It seems to me, then, that the question of whether or not the language produced by LLMs is meaningful is up to us. Do you trust it? Do WE trust it? Why or why not?

That's the position I'm considering. If you understand "WE" to mean society as a whole, then the answer is that the question is under discussion and is undetermined. But some individuals do seem to trust the text from certain LLMs at least under certain circumstances. For the most part I trust the output of ChatGPT and GPT-4, with which I have considerably less experience than I do with ChatGPT. I know that both systems make mistakes of various kinds, including what is called "hallucination." It's not clear to me that that differentiates them from ordinary humans, who make mistakes and often say things without foundation in reality.

Note that I am considering this position without respect to the nature of the processes operative in those LLMs. This is, of course, somewhat different from the case with e.g. pocket calculators, where we do understand those physical processes. Nonetheless, at this point this trust in these strange new devices, if only provisional, seems warranted. I cannot same, though, about trust in the users of these strange new devices. Bad actors are and will continue to use them for purposes of fraud, deception, and (political) manipulation. That's not the fault of these devices. Those faults are in us.

Let's return to Searle. Toward the end of the article he takes up the question of consciousness:
Suppose we took seriously the project of creating an artificial brain that does what real human brains do. As far as I know, neither author, nor for that matter anyone in Artificial Intelligence, has ever taken this project seriously. How should we go about it? The absolutely first step is to get clear about the distinction between a simulation or model on the one hand, and a duplication of the causal mechanisms on the other. Consider an artificial heart as an example. Computer models were useful in constructing artificial hearts, but such a model is not an actual functioning causal mechanism. The actual artificial heart has to duplicate the causal powers of real hearts to pump blood. Both the real and artificial hearts are physical pumps, unlike the computer model or simulation.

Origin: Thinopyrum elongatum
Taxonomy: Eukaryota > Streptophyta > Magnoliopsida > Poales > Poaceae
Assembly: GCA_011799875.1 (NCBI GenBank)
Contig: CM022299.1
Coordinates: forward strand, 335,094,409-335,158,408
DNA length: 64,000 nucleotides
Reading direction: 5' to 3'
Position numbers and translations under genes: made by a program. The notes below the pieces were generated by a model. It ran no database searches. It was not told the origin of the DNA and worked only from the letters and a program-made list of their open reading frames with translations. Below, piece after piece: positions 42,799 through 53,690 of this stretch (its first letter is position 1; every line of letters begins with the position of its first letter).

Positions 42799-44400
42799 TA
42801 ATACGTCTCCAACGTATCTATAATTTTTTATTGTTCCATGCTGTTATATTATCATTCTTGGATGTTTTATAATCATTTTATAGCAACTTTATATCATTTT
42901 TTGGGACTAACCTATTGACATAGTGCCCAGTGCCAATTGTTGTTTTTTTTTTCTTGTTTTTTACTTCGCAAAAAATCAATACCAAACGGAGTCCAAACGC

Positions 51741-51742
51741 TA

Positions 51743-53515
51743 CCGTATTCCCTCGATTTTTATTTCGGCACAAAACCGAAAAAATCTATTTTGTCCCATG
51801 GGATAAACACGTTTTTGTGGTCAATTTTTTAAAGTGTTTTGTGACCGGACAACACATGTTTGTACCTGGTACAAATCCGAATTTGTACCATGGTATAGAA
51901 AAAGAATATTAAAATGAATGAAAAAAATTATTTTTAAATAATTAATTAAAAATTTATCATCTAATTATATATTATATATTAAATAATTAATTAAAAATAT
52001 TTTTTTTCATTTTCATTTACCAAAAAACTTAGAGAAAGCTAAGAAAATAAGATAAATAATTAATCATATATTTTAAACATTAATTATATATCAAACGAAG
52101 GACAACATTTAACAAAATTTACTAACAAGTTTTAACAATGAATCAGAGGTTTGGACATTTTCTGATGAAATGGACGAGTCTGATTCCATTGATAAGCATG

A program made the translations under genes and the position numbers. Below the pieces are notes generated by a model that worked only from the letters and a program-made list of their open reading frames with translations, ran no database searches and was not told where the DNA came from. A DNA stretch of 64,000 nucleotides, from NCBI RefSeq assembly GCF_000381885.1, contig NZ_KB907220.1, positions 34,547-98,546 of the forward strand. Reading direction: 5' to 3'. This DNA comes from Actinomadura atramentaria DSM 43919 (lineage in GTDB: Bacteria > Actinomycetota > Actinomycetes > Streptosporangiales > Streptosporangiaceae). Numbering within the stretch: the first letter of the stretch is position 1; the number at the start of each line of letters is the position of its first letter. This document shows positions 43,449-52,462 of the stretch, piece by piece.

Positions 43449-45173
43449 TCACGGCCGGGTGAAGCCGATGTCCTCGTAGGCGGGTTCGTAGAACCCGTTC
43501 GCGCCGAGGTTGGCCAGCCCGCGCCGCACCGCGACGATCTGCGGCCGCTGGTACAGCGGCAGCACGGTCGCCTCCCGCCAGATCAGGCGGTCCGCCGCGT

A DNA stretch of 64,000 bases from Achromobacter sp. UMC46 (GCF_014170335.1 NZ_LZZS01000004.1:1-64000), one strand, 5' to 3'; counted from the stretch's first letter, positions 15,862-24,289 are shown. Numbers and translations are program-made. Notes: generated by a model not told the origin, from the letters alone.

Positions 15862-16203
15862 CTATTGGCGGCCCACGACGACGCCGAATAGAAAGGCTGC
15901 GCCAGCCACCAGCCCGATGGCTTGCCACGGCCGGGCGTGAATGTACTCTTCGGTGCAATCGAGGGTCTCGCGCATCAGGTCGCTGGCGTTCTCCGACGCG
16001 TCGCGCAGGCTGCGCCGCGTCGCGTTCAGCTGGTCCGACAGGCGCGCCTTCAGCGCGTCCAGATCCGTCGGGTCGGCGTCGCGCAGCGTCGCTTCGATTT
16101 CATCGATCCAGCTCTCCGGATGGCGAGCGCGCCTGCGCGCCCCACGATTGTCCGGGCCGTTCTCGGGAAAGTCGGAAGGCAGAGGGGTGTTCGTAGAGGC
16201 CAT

Now exactly the same distinctions apply to the brain. An artificial brain has to literally create consciousness, unlike the computer model of the brain, which only creates a simulation. So an actual artificial brain, like the artificial heart, would have to duplicate and not just simulate the real causal powers of the original. In the case of the heart, we found that you do not need muscle tissue to duplicate the causal powers. We do not now know enough about the operation of the brain to know how much of the specific biochemistry is essential for duplicating the causal powers of the original. Perhaps we can make artificial brains using completely different physical substances as we did with the heart. The point, however, is that whatever the substance is, it has to duplicate and not just simulate, emulate, or model the real causal powers of the original organ. The organ, remember, is a biological mechanism like any other, and it functions on specific causal principles.